Reviewing homeopathy services (2018)

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  • Status: Closed
  • Date closed: 05 July 2018
  • Homeopathy is a holistic system of complementary medicine which seeks to treat people with a ‘like cures like’ approach. In this view, treating people with small diluted traces of a substance that causes symptoms may help to cure those symptoms. 

    At the moment, people from Bristol, North Somerset and South Gloucestershire who meet an agreed set of criteria can be referred by their GPs to the Portland Centre for Integrative Medicine for NHS-funded homeopathy. 

    Why are changes being considered?

    Bristol, North Somerset and South Gloucestershire CCG is reviewing NHS-funded homeopathy treatment because national guidance has suggested that homeopathy should not be funded routinely by the NHS and we want to make sure we are using our budget wisely. 

    Some people report benefits from homeopathy and some studies back this up. Other studies and reviews of research suggest that these impacts may be because people believe the treatment will make a difference (known as a ‘placebo effect’) or because they receive holistic consultations. After weighing up all the evidence and undertaking a national consultation, including with medical experts, in 2017 NHS England recommended that GPs should not prescribe homeopathic treatments.

    We are the last CCG in England to routinely fund homeopathy so we want to make sure we are in line with national practice and good evidence, as well as meeting the needs of the widest range of local people.

    In 2017/18, the NHS spent £109,476 on homeopathy consultations for 41 people from Bristol, North Somerset and South Gloucestershire (about £2,670 per person per year). In a time of financial challenges, the NHS needs to make sure that all of its resources are used to best effect. 

    What are the options?

    We are considering three options for homeopathy:

    • Option 1: The homeopathy service would continue as currently, with the NHS funding homeopathy for anyone referred by their GP who meets agreed criteria.
    • Option 2: The criteria for homeopathy would change, with fewer people qualifying for treatment or fewer appointments per person funded.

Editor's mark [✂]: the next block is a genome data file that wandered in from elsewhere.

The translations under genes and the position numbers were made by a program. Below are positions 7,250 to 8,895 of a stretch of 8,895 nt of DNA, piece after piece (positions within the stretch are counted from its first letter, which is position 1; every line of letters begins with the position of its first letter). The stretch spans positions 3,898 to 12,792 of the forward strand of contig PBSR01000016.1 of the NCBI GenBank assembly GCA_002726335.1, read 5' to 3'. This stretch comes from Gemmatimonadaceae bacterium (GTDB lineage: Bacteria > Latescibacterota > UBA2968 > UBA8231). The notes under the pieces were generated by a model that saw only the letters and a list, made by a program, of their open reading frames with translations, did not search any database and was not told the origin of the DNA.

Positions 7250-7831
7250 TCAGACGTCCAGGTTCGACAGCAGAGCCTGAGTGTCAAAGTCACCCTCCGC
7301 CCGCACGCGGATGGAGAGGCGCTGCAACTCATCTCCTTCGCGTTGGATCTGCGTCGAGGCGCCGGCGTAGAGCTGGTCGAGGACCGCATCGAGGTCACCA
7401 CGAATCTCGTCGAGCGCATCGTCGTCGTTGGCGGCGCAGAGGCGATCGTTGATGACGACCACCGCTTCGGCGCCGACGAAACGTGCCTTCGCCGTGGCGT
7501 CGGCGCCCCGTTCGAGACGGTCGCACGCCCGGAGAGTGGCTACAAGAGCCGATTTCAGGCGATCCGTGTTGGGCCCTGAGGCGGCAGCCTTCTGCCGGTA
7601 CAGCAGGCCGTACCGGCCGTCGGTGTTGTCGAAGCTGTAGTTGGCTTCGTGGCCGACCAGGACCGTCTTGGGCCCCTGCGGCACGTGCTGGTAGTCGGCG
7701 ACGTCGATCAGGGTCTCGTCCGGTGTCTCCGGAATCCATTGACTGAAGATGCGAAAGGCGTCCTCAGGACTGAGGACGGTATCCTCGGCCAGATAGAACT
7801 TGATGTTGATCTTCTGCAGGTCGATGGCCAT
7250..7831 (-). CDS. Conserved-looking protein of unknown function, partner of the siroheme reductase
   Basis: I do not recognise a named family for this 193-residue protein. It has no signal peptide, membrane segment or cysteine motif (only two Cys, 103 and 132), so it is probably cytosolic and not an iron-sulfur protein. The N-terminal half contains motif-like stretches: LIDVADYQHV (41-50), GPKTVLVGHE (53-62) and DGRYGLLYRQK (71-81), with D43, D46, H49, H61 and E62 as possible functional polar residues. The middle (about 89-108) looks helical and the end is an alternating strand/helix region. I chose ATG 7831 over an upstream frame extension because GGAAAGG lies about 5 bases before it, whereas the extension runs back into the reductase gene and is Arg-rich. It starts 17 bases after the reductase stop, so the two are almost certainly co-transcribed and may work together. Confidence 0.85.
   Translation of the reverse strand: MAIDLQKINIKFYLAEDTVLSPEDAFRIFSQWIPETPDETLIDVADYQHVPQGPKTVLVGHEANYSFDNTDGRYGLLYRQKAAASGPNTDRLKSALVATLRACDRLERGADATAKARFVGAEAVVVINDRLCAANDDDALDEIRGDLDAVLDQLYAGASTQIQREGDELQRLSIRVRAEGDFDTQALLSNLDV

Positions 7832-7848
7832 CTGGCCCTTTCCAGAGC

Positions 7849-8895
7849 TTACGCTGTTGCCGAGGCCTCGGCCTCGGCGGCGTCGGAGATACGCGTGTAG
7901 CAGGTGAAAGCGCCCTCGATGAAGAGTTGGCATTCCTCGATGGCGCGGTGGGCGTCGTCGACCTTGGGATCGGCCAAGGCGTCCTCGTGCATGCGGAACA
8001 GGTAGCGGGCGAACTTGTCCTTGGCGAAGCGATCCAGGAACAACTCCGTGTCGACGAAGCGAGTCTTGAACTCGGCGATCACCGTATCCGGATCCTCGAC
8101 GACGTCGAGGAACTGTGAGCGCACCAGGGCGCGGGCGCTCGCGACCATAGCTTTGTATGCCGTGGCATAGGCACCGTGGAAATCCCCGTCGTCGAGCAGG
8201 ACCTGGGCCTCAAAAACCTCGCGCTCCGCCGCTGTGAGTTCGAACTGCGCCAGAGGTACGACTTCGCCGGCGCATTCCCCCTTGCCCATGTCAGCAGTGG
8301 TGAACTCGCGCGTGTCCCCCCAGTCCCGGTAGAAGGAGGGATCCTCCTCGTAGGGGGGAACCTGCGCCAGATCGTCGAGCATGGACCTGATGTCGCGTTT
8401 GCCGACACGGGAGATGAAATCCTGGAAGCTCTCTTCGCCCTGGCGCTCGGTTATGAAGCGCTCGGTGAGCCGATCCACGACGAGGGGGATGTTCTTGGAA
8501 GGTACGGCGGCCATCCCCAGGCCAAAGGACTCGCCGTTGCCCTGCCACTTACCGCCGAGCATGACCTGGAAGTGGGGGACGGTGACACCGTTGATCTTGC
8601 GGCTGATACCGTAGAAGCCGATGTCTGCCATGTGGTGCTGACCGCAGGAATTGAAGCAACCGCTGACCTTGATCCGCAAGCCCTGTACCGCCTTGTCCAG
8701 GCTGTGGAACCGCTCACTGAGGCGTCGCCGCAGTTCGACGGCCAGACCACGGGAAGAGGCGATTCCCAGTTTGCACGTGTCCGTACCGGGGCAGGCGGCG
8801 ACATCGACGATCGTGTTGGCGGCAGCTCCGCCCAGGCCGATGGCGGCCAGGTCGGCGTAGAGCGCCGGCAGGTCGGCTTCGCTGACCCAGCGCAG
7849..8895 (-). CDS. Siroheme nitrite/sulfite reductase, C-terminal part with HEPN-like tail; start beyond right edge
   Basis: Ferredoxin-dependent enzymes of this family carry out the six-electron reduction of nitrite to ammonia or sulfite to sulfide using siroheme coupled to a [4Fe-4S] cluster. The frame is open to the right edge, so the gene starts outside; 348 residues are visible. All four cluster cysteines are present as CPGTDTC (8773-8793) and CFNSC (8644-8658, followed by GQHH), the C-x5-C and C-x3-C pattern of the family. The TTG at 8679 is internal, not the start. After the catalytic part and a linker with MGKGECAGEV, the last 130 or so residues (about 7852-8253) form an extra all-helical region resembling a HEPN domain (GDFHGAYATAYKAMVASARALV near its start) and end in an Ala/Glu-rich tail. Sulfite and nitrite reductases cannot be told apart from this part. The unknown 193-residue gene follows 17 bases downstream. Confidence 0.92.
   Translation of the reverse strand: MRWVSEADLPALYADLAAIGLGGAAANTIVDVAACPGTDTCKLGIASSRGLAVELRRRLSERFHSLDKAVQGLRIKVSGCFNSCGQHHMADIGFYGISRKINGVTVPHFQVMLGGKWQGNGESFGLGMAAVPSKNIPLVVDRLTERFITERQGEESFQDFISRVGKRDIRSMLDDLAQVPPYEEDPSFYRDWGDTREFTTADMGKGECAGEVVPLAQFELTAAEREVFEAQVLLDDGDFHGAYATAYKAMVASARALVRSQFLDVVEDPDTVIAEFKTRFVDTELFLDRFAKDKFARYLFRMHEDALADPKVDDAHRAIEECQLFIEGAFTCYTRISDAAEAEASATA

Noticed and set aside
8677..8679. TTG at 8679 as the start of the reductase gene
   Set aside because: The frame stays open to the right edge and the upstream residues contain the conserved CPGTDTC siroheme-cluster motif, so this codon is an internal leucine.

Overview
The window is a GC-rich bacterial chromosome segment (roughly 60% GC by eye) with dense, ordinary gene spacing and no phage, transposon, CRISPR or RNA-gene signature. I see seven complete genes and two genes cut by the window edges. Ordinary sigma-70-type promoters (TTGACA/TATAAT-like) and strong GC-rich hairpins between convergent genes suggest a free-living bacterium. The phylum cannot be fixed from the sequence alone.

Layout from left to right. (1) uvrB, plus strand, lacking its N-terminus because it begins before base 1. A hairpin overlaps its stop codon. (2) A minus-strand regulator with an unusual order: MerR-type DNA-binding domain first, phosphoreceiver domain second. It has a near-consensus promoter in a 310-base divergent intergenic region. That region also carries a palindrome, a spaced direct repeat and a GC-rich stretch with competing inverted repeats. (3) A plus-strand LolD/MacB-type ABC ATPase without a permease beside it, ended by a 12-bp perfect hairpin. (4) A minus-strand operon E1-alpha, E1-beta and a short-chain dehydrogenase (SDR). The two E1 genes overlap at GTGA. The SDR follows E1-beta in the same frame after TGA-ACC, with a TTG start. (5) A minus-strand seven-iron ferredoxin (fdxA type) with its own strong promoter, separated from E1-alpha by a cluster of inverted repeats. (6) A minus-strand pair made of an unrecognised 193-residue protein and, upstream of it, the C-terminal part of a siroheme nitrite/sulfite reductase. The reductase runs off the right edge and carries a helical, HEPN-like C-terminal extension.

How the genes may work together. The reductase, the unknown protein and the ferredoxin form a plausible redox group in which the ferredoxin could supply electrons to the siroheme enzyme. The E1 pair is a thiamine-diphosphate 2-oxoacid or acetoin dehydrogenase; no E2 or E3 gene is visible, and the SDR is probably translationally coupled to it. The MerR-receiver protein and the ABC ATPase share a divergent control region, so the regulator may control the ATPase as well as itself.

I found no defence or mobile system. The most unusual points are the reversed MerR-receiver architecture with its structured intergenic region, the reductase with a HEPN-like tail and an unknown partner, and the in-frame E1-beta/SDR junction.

• Option 3: Homeopathy would not be routinely available. It would be funded by the NHS in rare situations following review of individual cases referred by a clinician to an Individual Funding Request Panel.

    In all three of these options homeopathy would continue to be available via the NHS. The difference is whether homeopathy would be routinely available to many people or whether it would be reserved for special cases.

    What are the next steps?

    In summer 2017, we asked local people and organisations for feedback to help shape and refine the options, with more than 2000 people providing ideas. From January to April 2018, we formally consulted about these three options. This included discussions with 11 people using homeopathy services and the organisation providing services as well as comments received from 928 people online and by email.

    In summer 2018 we are weighing up the options. Factors being considered include clinical evidence about the safety and effectiveness of each option; feedback from local people, organisations and staff; the cost of each option; and the alternatives and opportunity costs.

    If we decide to change whether homeopathy is routinely available through the NHS, people already receiving treatment will have an opportunity to complete their current cycle of care and guidance about alternatives will be provided for patients and clinicians

    Further details of the proposals are available in the summary document below.

    NHS proposals January 2018: summary document

    We welcome your views on the proposals outlined in this document.

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